Here's why the ASX's VanEck Wide Moat ETF had such an awful April

This high-flying ETF was brought closer to Earth last month.

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As most ASX investors would know, April was not a very pleasant month for the Australian share market. Over the month just passed, the S&P/ASX 200 Index (ASX: XJO) dropped by 2.9%, with many ASX 200 blue chips doing even worse. But that's nothing compared to what ASX investors in the VanEck Morningstar Wide Moat ETF (ASX: MOAT) suffered.

MOAT units had a horrid month on the ASX, no way around it. This exchange-traded fund (ETF) began April at $129.81 a unit but finished up at just $125.67. That's a drop worth 3.19%.

To rub salt in the wound, this depressing April performance came after the VanEck Wide Moat ETF hit a new all-time record high just after April began as well. Yep, MOAT units clocked a new record of $131 each right at the start of the month. So it was a rather substantial retreat for this ETF over April.

MOAT investors wouldn't be too used to this kind of return. As we've documented here at the Motley Fool for a while now, this ASX ETF is a habitual high flyer, routinely cranking out double-digit returns every year for its investors.

As of 31 March, this ETF had averaged a return of 17.16% per annum over the past five years (including dividend distributions). That's in addition to an average return of 16.4% per annum since its inception in 2015.

So why did this lucrative ETF have such a dire month over April?

The VanEck Wide Moat ETF stumbles for ASX investors

Well, to answer that, we must first understand what exactly is in this ETF. Like all share-based ETFs, the Wide Moat fund represents an investment in an underlying portfolio of different shares. In this case, it is a concentrated (54 at the last count) portfolio of US stocks that are all selected after being judged to have what is known as a wide 'economic moat'.

A 'moat' is a term first used by legendary investor Warren Buffett. It refers to a company's possession of an intrinsic competitive advantage that acts as a shield against its competition, in a similar manner to how a moat protected a castle in days of yore. Buffett himself has told investors that his investments usually possess some sort of moat.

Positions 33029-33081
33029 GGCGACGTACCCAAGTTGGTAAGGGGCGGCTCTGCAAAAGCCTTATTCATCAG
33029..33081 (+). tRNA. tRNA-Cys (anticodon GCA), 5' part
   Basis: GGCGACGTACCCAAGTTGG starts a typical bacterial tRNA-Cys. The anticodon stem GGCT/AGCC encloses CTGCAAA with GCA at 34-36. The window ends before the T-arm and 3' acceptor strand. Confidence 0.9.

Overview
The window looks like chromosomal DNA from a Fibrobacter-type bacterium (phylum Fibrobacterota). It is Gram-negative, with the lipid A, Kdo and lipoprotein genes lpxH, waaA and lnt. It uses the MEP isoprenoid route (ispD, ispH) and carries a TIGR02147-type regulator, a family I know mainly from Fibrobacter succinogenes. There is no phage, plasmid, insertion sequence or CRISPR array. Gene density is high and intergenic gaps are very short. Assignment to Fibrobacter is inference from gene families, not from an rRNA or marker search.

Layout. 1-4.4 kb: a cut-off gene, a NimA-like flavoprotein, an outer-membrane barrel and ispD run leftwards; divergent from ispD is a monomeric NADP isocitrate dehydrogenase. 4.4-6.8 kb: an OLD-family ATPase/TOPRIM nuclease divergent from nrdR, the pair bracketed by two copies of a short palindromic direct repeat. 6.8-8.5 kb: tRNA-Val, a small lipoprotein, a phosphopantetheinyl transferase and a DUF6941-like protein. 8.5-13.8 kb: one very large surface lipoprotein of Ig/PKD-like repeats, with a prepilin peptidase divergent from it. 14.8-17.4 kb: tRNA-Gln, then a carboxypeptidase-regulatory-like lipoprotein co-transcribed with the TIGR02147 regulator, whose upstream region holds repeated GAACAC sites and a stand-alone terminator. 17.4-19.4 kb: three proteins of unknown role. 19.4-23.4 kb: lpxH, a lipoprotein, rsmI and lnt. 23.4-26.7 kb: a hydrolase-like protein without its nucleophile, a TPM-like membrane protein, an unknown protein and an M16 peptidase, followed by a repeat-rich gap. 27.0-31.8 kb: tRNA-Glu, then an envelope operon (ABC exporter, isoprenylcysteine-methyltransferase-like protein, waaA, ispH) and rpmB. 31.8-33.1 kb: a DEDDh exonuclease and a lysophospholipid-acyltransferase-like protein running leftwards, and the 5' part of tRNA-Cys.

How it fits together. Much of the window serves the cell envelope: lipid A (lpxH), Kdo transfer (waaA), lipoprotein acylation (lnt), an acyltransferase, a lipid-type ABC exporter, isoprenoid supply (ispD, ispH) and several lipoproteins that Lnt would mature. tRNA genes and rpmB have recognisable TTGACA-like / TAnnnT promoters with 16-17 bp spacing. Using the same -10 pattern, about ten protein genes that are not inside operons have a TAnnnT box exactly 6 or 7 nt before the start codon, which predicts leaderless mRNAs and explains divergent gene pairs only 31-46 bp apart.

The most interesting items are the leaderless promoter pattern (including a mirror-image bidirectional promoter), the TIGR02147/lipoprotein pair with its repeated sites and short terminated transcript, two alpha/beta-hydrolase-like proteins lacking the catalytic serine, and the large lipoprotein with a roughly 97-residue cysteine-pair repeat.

In the investing world, this moat could be a powerful brand, a cost advantage that competitors can't match, or possessing an asset or product that consumers find difficult not to use.

Some of the Wide Moat ETF's holdings include names like Alphabet, Campbell Soup, Walt Disney, Amazon, Nike, Starbucks, Adobe and Buffett's own Berkshire Hathaway.

It's not hard to see why these companies all conceivably possess 'wide moats'.

But it's these kinds of companies that explain why the Wide Moat ETF has had such a tough month.

To illustrate, the Adobe share price fell 8.28% over April. Amazon stock was down almost 3%, while Disney shares dropped 9.2%. Even Buffett's Berkshire couldn't escape April without a sizeable drop, with its Class A shares losing 5.5% of their value over the month just gone.

So with these kinds of losses widespread amongst the ASX's MOAT ETF, it's no wonder the price of the ETF itself got a whacking last month. Let's see if May can turn things around.

Suzanne Frey, an executive at Alphabet, is a member of The Motley Fool’s board of directors. John Mackey, former CEO of Whole Foods Market, an Amazon subsidiary, is a member of The Motley Fool’s board of directors. Motley Fool contributor Sebastian Bowen has positions in Adobe, Alphabet, Amazon, Berkshire Hathaway, Nike, Starbucks, VanEck Morningstar Wide Moat ETF, and Walt Disney. The Motley Fool Australia's parent company Motley Fool Holdings Inc. has positions in and has recommended Adobe, Alphabet, Amazon, Berkshire Hathaway, Nike, Starbucks, and Walt Disney. The Motley Fool Australia's parent company Motley Fool Holdings Inc. has recommended the following options: long January 2025 $47.50 calls on Nike. The Motley Fool Australia has recommended Adobe, Alphabet, Amazon, Berkshire Hathaway, Nike, Starbucks, VanEck Morningstar Wide Moat ETF, and Walt Disney. The Motley Fool has a disclosure policy. This article contains general investment advice only (under AFSL 400691). Authorised by Scott Phillips.

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